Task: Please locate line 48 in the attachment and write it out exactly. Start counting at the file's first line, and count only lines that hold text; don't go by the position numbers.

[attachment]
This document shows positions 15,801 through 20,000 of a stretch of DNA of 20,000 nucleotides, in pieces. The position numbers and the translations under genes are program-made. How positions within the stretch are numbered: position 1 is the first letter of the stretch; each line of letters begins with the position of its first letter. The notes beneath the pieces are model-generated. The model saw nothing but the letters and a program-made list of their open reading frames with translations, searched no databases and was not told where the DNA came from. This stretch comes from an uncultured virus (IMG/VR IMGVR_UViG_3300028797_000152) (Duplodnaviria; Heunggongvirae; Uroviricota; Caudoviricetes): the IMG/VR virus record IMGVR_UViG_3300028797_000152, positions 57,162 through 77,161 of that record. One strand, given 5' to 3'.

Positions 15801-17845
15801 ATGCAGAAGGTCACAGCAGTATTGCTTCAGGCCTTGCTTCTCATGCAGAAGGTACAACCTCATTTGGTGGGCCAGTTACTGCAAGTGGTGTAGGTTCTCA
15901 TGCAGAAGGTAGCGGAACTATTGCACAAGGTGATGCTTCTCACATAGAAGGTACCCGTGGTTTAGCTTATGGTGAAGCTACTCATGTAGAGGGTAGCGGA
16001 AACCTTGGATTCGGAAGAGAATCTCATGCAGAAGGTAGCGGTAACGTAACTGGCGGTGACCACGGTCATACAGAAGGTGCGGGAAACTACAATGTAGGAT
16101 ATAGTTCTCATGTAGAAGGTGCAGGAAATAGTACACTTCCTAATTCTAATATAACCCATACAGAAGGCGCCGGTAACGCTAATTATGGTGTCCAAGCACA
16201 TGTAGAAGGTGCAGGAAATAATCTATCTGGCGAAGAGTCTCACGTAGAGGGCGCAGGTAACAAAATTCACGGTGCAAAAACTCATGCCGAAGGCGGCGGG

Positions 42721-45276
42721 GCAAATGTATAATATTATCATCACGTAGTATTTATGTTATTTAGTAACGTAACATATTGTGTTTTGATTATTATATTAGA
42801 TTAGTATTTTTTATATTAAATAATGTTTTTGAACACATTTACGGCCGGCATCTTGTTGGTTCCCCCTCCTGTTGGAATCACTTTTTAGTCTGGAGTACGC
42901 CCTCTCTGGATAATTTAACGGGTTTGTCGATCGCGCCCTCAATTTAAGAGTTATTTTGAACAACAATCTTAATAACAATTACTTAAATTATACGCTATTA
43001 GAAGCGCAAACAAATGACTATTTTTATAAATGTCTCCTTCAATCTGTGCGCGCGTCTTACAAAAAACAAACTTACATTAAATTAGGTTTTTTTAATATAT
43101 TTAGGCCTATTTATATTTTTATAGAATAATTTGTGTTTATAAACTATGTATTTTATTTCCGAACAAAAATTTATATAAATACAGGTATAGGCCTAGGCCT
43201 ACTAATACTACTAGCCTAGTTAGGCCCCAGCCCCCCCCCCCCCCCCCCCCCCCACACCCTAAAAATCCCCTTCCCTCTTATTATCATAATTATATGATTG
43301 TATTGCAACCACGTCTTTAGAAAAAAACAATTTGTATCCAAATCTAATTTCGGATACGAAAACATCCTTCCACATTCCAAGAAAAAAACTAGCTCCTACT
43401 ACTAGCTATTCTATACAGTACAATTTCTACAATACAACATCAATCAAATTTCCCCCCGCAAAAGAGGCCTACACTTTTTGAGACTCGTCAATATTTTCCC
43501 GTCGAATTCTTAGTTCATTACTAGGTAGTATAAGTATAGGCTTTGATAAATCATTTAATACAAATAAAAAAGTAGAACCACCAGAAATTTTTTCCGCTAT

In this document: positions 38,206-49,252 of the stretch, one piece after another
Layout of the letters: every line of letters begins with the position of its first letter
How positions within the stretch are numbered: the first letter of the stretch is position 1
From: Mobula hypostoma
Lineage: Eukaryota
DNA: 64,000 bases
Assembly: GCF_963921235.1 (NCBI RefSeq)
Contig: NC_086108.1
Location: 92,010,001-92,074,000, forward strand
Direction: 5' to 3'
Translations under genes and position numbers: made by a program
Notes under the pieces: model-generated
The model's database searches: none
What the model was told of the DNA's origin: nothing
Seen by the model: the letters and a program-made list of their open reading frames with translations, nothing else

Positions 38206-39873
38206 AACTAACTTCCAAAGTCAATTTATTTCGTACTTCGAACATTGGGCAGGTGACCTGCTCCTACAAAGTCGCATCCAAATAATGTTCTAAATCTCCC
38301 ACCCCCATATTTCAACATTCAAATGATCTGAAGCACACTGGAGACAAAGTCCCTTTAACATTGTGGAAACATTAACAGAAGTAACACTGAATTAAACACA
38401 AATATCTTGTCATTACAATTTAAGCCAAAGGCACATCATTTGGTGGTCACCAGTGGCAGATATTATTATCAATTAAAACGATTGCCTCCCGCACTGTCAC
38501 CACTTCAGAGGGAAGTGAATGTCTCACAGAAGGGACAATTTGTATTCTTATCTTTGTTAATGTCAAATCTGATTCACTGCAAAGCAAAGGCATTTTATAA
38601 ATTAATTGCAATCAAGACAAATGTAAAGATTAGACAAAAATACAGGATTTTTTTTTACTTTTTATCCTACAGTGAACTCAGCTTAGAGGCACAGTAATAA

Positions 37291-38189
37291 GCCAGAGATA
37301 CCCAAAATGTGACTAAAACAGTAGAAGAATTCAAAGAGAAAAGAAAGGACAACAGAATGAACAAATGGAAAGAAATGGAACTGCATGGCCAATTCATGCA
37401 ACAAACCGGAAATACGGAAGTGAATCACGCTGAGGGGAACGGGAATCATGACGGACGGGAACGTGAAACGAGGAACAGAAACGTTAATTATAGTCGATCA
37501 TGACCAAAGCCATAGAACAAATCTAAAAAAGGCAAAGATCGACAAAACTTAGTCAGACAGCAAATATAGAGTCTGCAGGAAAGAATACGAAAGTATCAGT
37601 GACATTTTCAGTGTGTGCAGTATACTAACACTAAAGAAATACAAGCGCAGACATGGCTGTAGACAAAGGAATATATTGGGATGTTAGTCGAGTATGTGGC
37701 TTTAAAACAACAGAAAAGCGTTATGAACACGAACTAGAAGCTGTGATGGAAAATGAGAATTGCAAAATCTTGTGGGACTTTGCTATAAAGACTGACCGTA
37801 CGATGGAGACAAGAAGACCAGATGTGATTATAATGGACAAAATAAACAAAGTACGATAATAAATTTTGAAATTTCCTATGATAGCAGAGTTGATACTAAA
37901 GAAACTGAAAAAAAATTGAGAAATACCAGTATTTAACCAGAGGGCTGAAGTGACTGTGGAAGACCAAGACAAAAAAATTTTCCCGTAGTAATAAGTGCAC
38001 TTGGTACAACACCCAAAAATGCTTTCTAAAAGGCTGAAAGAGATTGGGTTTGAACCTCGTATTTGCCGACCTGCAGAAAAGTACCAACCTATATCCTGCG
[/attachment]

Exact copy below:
38001 TTGGTACAACACCCAAAAATGCTTTCTAAAAGGCTGAAAGAGATTGGGTTTGAACCTCGTATTTGCCGACCTGCAGAAAAGTACCAACCTATATCCTGCG